We are so small between the stars, so large against the sky, wrote the late, great Leonard Cohen, and perhaps it is this lurking fear of eclipse that explains our desire to preserve the material proof of our presence. Museums are not only treasure troves of material proof that we humans are here and are large, they provide the bulwark of the past as protection against the alarming expanse of the future. Stories in many ways serve the same function, curating the random evidence of existence into meaningful narratives. But inevitably, both museums and stories are selective in how they arrange the evidence, depending on whose story they’re curating, whose presence they’re preserving. Oxford, where I’ve lived for nearly three decades, is ...
As a huge projection over London’s Southbank Centre illuminates the wishes of the city’s displaced people, participants explain some of their stories
Mohammed, a gangly 17-year-old who fled Syria with no hope of seeing his family again, dreams of being a footballer. Drita saw a side to humanity no 16-year-old should during her journey from eastern Europe. Now, she has pinned her hopes on becoming a teacher.
Abu has a dream too. The 18-year-old longs to stand in his grandmother’s kitchen in South Sudan, mouth watering in anticipation of her cooking. It is a dream he has consigned to fantasy. “I can’t see me being able to go back,” he says.Continue reading...
Man’s impact on the planet is revealed in Foglia’s dramatic portraits of people interacting with the natural world
“I grew up on a small farm, 30 miles east of New York City,” writes Lucas Foglia in his short introduction to Human Nature. “Growing our food and bartering, my family felt shielded from the strip malls and suburbs around us... In 2012, Hurricane Sandy flooded out fields and blew down the oldest trees in the woods. On the news, scientists linked the storm to climate change caused by human activity. I realised that if humans are changing the weather, then there is no place on Earth unaltered by people.”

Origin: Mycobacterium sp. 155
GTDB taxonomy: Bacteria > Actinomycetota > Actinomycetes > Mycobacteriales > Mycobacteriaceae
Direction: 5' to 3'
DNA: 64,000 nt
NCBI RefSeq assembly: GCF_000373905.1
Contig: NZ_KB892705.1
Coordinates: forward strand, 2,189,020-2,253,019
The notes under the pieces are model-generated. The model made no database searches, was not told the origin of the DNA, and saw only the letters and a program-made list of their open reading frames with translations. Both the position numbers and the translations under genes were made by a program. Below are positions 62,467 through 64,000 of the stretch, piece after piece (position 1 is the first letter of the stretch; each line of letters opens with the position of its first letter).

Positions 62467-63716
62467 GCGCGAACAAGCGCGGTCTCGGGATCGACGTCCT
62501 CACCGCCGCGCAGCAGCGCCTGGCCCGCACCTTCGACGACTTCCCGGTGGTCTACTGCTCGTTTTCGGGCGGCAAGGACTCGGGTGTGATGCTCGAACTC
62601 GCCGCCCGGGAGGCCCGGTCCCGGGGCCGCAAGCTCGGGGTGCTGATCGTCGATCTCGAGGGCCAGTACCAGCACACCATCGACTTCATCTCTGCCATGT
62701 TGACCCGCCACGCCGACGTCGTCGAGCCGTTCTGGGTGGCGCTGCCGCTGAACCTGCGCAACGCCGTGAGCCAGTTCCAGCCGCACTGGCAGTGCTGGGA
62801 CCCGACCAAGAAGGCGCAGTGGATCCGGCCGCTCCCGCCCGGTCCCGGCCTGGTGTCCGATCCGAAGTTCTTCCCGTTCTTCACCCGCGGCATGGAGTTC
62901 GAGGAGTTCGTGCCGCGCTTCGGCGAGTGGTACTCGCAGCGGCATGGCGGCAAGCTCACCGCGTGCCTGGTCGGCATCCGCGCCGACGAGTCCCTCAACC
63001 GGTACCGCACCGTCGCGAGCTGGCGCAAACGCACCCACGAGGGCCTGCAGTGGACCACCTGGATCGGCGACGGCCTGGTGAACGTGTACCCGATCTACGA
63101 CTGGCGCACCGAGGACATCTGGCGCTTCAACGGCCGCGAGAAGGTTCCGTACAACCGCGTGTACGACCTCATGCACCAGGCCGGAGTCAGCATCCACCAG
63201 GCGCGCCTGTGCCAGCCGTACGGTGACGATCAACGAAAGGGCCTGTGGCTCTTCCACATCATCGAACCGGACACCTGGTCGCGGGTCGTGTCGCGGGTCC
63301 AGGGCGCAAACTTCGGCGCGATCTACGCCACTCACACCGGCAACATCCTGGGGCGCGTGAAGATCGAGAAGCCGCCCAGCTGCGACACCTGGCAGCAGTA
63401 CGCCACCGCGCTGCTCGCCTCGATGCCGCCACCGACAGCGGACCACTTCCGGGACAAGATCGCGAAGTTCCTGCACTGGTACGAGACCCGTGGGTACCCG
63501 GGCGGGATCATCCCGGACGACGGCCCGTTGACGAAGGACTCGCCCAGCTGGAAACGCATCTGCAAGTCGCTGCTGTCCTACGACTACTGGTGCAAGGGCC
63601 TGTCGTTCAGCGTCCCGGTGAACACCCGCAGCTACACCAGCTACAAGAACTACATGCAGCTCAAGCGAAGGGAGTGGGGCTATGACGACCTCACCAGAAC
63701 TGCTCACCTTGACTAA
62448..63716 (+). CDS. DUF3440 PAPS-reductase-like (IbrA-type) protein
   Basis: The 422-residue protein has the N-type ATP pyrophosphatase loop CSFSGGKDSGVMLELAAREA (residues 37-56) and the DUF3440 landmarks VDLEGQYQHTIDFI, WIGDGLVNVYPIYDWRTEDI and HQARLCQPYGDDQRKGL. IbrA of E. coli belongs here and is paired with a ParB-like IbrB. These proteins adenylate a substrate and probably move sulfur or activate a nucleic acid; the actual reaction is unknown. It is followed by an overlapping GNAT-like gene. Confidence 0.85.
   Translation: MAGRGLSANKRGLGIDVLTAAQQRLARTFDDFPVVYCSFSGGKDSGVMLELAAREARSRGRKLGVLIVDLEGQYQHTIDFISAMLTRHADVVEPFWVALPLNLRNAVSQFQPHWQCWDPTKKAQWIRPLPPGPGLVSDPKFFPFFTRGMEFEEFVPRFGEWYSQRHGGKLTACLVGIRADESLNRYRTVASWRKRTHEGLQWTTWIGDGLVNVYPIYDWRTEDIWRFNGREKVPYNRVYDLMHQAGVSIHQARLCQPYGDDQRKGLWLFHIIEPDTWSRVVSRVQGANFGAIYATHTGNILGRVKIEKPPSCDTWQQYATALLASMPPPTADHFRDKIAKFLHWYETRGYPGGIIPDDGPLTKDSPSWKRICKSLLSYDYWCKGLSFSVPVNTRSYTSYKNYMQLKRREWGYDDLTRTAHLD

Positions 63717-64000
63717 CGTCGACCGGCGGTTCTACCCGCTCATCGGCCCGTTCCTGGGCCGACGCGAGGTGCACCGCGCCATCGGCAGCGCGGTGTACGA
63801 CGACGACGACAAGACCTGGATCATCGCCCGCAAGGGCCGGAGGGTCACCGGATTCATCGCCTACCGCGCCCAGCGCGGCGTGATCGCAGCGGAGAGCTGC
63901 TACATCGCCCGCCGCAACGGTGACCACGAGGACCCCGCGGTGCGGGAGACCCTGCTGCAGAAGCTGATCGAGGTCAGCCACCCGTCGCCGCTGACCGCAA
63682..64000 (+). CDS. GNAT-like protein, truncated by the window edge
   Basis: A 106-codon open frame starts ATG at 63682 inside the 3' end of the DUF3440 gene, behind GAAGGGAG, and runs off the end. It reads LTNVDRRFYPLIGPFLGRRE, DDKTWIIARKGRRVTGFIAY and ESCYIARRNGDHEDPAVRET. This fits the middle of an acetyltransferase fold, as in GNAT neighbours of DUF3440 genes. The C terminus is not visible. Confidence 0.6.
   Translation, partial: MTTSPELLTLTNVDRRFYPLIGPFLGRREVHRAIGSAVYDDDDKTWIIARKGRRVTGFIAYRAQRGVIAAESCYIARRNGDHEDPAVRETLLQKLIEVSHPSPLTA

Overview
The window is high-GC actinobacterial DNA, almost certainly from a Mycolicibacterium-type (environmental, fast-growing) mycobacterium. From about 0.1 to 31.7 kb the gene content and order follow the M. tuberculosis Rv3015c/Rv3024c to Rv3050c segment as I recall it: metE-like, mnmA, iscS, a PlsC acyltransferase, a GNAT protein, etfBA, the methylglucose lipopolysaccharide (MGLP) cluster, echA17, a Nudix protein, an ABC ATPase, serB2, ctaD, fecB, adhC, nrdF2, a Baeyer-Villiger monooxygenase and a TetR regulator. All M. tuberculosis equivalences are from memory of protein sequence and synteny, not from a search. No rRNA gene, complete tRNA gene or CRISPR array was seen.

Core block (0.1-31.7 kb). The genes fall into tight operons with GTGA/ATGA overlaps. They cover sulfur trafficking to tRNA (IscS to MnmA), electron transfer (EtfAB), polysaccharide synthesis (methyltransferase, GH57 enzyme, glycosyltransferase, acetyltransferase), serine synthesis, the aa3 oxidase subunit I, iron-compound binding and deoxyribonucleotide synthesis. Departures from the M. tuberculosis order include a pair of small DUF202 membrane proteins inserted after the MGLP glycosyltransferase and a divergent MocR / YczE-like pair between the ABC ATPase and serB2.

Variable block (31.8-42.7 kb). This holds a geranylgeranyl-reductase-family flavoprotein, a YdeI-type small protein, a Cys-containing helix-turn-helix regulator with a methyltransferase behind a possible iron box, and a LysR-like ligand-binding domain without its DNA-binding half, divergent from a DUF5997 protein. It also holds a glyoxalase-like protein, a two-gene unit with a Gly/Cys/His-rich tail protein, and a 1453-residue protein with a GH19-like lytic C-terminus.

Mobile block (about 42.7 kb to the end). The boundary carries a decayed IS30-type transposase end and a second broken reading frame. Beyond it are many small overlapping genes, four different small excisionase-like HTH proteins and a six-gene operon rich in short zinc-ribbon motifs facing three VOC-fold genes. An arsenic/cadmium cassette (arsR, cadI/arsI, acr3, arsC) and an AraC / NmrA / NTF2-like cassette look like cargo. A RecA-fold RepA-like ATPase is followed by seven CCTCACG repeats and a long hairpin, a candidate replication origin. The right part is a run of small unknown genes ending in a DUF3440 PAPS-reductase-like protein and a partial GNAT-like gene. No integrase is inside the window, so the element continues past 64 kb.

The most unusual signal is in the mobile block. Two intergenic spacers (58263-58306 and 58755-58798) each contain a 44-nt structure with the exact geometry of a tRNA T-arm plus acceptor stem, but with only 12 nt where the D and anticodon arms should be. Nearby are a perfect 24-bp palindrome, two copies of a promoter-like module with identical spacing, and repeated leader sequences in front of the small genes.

In this context, Foglia’s choice of title is an interesting one. Is he suggesting that human nature is essentially destructive? Or that nature itself is now shaped by human agency, whether it’s the melting polar icecaps or America’s last remaining protected ...
Edward Lear’s songs and poetry were inspired by his love of animals, and his ravishing drawings captured their beauty. Jenny Uglow celebrates a humorist who felt himself not really ‘one of us’
In late 1830, writing a quick verse to a friend, the teenage Edward Lear broke off to “go to my dinner”:
For all day I’ve been a–
way at the West End,
Painting the best end
Of some vast Parrots
As red as new carrots, –
(They are at the museum, –
When you come you shall see ’em,–)
I do the head and neck first; –
And ever since breakfast
I’ve had one bun merely!
So – yours quite sincerely
The anthropologist James Suzman has been documenting the Ju/’hoansi Bushmen’s traumatic encounter with modernity since 1992. Here he explores the threats to an ancient way of life and how an existence founded on few material wants can inspire us in the digital ageContinue reading...
A new book focuses on a seminal moment in comic history – an age of triumphant character and narrative innovation that reinvented the superheroContinue reading...
A new Phaidon photobook draws from the worlds of astronomy and art to create a complete, beautiful picture of how we see space and ourselves within it
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Many poetic descriptions of the universe have found their way into print over the millennia that humankind has been fascinated with outer space. The starry vault, the firmament, the void, heaven – all express something of the awe and mystery we naturally feel when confronted with infinity.
Perhaps the most apparently incongruous, yet simultaneously most appropriate description is to be found in the works of William Herschel, the 18th-century astronomer who discovered the planet Uranus. He called the universe a “luxuriant garden”.Continue reading...